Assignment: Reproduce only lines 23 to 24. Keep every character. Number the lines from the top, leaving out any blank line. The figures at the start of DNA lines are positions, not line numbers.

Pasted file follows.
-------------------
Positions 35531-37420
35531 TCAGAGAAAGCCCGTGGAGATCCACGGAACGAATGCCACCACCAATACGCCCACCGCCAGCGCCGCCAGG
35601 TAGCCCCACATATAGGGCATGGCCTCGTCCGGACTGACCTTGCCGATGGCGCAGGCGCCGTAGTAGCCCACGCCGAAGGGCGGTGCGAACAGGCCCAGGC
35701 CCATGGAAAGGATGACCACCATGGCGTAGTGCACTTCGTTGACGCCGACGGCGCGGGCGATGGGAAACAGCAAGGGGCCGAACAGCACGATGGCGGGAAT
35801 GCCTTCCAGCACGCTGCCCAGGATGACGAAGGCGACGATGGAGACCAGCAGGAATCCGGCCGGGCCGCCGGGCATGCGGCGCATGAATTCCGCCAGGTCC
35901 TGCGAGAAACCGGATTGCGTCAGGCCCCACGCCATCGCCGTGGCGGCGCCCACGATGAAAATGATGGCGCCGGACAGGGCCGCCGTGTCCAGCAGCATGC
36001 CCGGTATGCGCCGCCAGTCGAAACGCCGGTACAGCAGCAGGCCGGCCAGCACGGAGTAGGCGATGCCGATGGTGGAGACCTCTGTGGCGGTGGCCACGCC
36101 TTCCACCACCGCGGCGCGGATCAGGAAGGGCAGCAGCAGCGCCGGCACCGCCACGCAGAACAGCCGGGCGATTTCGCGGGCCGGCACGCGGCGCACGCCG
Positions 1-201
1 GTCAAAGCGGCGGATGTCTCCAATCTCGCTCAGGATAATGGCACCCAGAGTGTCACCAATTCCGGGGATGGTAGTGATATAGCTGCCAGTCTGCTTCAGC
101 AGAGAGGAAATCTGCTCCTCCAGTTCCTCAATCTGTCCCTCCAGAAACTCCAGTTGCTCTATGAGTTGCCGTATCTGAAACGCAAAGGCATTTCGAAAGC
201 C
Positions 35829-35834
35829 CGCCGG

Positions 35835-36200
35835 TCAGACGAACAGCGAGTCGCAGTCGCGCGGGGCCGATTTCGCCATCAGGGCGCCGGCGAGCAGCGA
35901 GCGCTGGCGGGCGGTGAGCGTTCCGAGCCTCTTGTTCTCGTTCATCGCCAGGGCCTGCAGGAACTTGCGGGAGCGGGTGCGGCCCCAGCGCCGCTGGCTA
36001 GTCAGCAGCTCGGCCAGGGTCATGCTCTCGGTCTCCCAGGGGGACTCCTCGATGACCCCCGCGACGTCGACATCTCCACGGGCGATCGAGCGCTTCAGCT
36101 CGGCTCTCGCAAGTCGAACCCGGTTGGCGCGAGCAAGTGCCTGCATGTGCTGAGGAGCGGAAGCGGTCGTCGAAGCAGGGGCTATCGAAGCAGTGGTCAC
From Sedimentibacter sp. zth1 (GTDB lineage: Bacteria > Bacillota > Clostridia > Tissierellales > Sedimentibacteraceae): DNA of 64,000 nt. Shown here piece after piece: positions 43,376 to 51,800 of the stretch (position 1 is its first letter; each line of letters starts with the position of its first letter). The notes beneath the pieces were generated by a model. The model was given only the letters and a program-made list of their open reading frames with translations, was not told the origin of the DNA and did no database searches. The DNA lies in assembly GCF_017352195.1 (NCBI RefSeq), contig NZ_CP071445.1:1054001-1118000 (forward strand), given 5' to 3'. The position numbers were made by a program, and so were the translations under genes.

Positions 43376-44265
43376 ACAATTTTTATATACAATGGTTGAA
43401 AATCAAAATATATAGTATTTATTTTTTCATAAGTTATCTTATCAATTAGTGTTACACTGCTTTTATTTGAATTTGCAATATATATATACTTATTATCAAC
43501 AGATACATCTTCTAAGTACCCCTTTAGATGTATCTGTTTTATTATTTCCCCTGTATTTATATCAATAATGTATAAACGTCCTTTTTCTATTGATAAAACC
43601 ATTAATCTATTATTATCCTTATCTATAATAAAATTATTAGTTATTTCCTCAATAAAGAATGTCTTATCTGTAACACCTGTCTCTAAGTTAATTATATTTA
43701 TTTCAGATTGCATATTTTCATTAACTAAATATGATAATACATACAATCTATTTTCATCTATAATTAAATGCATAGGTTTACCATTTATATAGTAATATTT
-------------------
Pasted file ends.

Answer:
43401 AATCAAAATATATAGTATTTATTTTTTCATAAGTTATCTTATCAATTAGTGTTACACTGCTTTTATTTGAATTTGCAATATATATATACTTATTATCAAC
43501 AGATACATCTTCTAAGTACCCCTTTAGATGTATCTGTTTTATTATTTCCCCTGTATTTATATCAATAATGTATAAACGTCCTTTTTCTATTGATAAAACC